- Place your first finger on the first fret of the second string.
- Without striking the sixth string, strum from the fifth string down to the first string.
The instructions above are step by step instructions for playing the open C Major chord shape. These instructions can actually be super helpful when you feel like youre interpreting the shape incorrectly. By going through the C chord instructions step by step, you can verify that youre playing the chord correctly.
How To Play The C Major Chord With A Right
Right-hand patterns are one of the joys of playing guitar. With a chord in the left hand and a pattern in the right, we create ornate textures. And classical guitar pieces are composed with this in mind.
How many right-hand patterns are there on the guitar? Infinite. We are limited only by our imaginations. But some patterns are more common than others. One of the most popular patterns is PIMA.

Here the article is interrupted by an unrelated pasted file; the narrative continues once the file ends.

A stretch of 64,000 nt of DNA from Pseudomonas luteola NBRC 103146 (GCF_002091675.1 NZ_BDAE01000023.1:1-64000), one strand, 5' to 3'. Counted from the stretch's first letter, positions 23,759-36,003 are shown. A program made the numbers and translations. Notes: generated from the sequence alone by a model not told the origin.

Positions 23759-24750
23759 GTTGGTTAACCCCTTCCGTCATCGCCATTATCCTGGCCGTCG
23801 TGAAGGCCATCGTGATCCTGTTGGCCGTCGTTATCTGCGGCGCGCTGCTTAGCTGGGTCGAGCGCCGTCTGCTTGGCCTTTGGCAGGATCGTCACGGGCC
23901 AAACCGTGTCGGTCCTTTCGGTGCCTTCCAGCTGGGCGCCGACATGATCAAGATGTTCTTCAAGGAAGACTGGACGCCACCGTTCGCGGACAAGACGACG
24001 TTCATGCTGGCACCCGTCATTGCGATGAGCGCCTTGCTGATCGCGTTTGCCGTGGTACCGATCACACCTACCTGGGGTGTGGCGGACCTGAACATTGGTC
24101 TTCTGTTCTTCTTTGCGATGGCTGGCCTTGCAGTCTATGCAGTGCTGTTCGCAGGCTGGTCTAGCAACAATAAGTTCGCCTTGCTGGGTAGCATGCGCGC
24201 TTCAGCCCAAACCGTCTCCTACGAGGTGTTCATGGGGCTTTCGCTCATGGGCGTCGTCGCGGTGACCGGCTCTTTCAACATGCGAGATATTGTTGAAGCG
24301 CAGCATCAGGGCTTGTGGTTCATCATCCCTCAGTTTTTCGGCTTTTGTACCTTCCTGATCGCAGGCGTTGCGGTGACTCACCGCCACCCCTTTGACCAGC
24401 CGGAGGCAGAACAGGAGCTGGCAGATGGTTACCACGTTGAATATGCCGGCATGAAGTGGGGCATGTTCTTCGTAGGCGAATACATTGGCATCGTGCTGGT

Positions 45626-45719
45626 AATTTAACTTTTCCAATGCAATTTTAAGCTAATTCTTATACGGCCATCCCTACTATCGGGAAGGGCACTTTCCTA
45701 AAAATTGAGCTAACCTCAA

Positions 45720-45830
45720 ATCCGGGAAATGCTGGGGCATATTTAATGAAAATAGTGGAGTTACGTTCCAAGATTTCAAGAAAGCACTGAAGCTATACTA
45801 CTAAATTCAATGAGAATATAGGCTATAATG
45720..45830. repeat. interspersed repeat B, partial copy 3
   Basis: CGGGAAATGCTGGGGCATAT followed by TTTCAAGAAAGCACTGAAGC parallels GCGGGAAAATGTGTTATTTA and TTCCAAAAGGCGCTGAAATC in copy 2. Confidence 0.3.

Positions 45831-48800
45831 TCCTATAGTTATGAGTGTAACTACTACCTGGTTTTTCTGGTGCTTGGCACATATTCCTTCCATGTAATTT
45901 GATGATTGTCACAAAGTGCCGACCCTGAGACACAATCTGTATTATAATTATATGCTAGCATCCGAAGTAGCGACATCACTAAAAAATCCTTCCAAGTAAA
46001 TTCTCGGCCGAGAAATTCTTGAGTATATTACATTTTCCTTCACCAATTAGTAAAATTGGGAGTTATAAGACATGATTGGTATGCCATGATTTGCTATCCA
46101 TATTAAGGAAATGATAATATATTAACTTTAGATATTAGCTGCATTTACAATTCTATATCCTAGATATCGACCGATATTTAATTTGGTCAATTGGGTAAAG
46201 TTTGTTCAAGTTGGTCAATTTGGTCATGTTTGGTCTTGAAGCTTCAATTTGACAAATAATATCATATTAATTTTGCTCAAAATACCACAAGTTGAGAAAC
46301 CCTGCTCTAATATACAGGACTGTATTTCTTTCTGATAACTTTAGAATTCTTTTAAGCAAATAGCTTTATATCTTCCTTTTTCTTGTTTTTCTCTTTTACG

To play the PIMA pattern, we dedicate each finger to a specific string. The thumb may bounce between two or more strings.
With a C Major chord in the left hand, the right hand plays the thumb, then index, then middle, then ring. Then we repeat this in a steady rhythm.
As mentioned above, our hands work best when we use proper form, positioning, and movements. But even a beginner guitarist can play this pattern slowly.
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C Major Barre Chord Variation 2
The other common way to play the C major barre chord is with the root on the A string. This time you bar only 5 strings and leave the low E string out of the chord.
The fingering for this 2nd barre chord is the following:
There is also another way to play the chord which involves barring with your pinky or ring finger. This fingering sacrifices the low E string since its blocked by the barre, but it still sounds great!
The fingering looks like this:
Perhaps this shape is easier for you. You can choose to play the chord however you see fit based on the shape you find more comfortable.
Have a look back at the video below to see both C barre chords in action and help you work out the details.